Hello there! It doesn’t seem like very long ago that it was me reading these blogs and now here we are a year later and I’m writing one – it’s crazy how so much can change in one year.
My name is Joanna, and I’m on the 2018 intake for HR currently 3 weeks into my first placement which is in Harrogate, Yorkshire. I studied Theology, Religion and the Bible at the University of Sheffield, which (quite bizarrely) lead me into a career in the motoring industry as a Service Advisor for 3 years.
I joined the motoring industry fully intending to stay within the sector and work my way up into management. However, it became clear to me fairly early on that I didn’t want my career to be about making money. I was tied into the organisation for 2 years, so after that was over I started looking into what I really wanted to commit my life to.
What struck me about the NHS was the over-arching and foundational value that everyone should be able to access healthcare no matter their wealth or health. Having worked in an industry where money is king, this felt super refreshing to me as no matter what role you play within the NHS, you are working for an organisation that’s about people and for people – rather than the private sector which ultimately is all about making money. So I decided to apply for the scheme.
As someone that had worked in another industry for 3 years, applying to something completely new felt very scary. I liked being in a job where I knew what I was doing and was good at it – so starting something completely new and putting a trainee badge on again was not something I was excited for. However, the scheme is so well regarded, that putting the “trainee” badge on here, actually gives you amazing opportunities and support. So many people I’ve met on my placement so far have been really excited to meet me, “the new HR graduate management trainee” and rather than seeing me as someone useless, have been excited to have me and offered their help and encouragement.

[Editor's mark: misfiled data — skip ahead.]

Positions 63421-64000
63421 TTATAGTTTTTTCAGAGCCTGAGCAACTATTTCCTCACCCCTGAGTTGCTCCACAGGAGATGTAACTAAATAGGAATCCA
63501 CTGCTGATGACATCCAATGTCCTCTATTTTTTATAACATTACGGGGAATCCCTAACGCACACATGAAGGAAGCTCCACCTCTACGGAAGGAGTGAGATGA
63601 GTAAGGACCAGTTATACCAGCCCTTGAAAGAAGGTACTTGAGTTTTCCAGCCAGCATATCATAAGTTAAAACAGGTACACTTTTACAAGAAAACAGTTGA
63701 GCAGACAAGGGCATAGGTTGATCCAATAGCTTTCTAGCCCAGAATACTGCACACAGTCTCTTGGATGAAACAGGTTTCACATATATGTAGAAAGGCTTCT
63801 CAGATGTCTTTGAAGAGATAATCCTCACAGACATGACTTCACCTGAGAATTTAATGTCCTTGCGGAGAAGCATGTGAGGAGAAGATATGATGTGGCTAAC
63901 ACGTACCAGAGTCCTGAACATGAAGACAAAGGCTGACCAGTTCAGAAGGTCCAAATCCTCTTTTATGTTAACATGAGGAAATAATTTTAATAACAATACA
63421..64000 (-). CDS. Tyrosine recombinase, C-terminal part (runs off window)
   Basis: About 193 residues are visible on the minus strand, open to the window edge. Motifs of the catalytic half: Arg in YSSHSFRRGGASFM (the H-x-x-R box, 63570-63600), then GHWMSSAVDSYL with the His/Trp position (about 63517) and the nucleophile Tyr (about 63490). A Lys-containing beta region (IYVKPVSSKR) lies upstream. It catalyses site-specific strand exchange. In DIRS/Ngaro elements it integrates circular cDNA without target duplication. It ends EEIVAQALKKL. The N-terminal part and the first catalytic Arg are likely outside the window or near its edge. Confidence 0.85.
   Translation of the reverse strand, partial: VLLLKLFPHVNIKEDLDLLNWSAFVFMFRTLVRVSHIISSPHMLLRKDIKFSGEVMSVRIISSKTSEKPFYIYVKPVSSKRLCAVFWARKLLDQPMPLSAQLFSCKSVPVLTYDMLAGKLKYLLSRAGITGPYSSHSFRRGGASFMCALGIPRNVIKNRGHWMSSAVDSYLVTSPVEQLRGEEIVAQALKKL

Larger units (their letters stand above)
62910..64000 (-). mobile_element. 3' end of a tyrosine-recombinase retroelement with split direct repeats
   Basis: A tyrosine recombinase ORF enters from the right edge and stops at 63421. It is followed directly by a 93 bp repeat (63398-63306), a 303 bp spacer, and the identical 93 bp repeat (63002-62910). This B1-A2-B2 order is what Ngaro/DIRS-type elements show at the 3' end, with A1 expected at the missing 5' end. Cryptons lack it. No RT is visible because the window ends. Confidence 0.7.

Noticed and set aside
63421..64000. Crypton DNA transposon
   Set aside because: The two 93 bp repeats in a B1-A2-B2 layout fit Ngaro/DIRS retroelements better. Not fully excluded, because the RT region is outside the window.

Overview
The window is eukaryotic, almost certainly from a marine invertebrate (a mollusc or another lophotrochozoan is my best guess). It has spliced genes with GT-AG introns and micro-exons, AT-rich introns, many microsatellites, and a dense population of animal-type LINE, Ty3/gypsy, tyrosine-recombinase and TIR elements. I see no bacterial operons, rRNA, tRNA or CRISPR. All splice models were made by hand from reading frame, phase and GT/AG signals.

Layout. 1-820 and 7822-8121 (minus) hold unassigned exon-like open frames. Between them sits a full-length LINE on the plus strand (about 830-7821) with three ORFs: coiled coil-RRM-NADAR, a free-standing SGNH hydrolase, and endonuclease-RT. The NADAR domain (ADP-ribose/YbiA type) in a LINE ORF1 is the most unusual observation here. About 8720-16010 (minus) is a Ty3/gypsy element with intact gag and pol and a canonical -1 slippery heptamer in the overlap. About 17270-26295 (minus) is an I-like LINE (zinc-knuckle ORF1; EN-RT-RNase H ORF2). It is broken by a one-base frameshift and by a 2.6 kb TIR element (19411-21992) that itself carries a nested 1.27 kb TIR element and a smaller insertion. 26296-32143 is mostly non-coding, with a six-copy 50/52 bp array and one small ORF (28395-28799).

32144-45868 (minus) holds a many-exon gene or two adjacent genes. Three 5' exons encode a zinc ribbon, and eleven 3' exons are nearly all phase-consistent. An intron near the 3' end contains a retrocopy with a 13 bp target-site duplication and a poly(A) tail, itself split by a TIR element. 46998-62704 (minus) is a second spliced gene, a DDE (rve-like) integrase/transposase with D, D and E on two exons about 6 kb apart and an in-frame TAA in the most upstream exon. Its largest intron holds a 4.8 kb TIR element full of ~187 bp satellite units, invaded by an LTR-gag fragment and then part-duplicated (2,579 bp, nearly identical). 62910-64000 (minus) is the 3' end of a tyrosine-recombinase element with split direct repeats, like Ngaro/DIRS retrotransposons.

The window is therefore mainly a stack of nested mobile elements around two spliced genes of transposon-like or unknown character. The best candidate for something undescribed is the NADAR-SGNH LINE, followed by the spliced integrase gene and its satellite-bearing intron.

So, if like me you’re considering a career change to apply and are worried about being the trainee again, know that being an NHS management graduate trainee doesn’t come with any of the stigma of a usual trainee – people see you as someone who’s going to be significant and worth investing in, rather than someone who doesn’t know what they’re doing (even though you don’t!!).